Saturday, 4 February 2012

In the Glassroom

This is a Roger McGough collection from 1976. The glassroom in the title refers to school. In the poem First Day at School a child wonders what school is like:
                    "What does a lessin look like?
                     Sounds small and slimy.
                     They keep them in glassrooms.
                     Whole rooms made out of glass. Imagine."
There are poems about lessons, violence, being the best looking girl, football and being a hooligan.The second half contains other poems that do not coalesce around a central theme and the book ends with the prose piece Kurt, BP, Mungo and Me,

The British Library cataloguing data describes this as children's poetry. Kids should be encouraged to read it, for sure, but I did not see it as children's literature. McGough deploys his customary range of stylistic devices (puns, unreliable narrators, pithy pay-off lines, playfulness in making the text make pictures) to subjects either set in a school or, mostly, using children as protagonists but I did not detect a different tone from that used in his other works with which I am familiar. I have got his collected poems but have not read it so might change this opinion later.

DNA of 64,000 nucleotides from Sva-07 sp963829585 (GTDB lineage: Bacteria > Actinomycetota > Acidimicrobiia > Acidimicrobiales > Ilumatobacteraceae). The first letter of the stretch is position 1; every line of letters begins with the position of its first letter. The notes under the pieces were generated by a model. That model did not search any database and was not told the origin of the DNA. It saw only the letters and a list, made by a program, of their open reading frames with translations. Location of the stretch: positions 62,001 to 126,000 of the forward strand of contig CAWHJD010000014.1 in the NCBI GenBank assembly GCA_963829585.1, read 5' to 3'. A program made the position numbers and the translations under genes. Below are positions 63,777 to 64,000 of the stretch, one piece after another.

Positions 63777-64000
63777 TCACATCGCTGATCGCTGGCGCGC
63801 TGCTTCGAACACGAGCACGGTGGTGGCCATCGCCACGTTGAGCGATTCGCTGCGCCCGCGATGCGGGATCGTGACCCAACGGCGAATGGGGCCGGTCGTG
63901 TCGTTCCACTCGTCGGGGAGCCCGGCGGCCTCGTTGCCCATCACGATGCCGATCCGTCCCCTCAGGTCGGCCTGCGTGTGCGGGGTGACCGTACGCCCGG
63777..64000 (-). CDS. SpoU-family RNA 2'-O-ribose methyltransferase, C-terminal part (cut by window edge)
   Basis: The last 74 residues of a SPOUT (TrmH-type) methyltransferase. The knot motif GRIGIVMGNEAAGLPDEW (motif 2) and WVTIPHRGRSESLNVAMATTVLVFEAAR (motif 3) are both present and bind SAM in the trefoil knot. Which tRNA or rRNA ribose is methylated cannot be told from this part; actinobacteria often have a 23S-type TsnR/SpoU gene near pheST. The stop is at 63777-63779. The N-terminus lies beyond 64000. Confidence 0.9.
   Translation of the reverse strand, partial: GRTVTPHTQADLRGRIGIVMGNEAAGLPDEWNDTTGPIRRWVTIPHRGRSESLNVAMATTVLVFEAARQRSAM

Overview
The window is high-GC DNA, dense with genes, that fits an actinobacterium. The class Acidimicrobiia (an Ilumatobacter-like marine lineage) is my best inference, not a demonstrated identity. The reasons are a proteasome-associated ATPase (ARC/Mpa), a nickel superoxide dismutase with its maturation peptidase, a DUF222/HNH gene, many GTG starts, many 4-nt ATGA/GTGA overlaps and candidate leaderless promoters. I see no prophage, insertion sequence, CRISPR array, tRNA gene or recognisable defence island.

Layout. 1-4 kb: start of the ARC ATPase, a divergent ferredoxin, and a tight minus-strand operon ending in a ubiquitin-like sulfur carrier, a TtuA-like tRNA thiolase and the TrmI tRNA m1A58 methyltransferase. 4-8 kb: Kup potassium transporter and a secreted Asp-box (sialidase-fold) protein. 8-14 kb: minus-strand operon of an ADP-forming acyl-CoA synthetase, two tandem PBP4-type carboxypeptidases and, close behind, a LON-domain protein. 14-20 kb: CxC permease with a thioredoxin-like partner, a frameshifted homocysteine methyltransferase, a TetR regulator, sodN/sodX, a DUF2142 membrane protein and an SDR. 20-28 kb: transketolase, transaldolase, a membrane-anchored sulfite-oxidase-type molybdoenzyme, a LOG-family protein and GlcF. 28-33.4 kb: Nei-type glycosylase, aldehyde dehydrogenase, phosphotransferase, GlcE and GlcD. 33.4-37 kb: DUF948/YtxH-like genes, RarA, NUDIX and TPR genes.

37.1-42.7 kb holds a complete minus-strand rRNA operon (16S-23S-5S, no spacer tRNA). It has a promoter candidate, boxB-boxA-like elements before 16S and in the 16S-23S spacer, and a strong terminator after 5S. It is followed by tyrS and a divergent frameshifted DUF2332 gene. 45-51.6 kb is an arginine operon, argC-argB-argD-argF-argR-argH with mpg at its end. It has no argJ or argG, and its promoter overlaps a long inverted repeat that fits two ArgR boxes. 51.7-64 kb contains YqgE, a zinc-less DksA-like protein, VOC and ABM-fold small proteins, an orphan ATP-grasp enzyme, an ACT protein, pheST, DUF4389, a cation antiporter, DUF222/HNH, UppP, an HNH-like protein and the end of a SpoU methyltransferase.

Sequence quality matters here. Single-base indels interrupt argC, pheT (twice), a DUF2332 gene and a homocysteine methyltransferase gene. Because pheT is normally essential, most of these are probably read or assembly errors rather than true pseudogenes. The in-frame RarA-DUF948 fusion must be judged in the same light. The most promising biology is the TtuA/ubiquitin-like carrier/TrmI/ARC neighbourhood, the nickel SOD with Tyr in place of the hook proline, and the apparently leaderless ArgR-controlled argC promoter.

Although I always imagine McGough reading his poems aloud in his distinctive voice, my favourite works in this book are those that rely on being experienced on the page for their full effect. Spaced-out Summer Poem is just that - a poem about summer with big spaces between all the words. Autumn Poem is spread across the page in a flying V mirroring the classic migration formation of birds. Words...Poems has gaps in the text for the reader to insert his or her choice of words or poems.

 Rhyme fans will not find much to love. The poems are mostly in blank verse and when rhymes do occur they are fairly prosaic. Partly this is part of McGough's Poet of the People schtick similar to how he will suddenly reference somewhere like Stockport and partly it is dictated by the subject matter of the poems (and to be fair sometimes the narrative voice of the poems which are often of the uneducated and dispossesed) where the grandly florid style would be inappropriate and condescending.

 The concluding text piece is an enjoyable account of three lads on a spree but constantly let down by the failings of the author (the Me of the title). Owes an obvious debt to Tristram Shandy and At-Swim-Two-Birds but nicely carried off.

 All in all, it's not Summer With Monika but what is. Not bad for £1 from Grinny charity shop.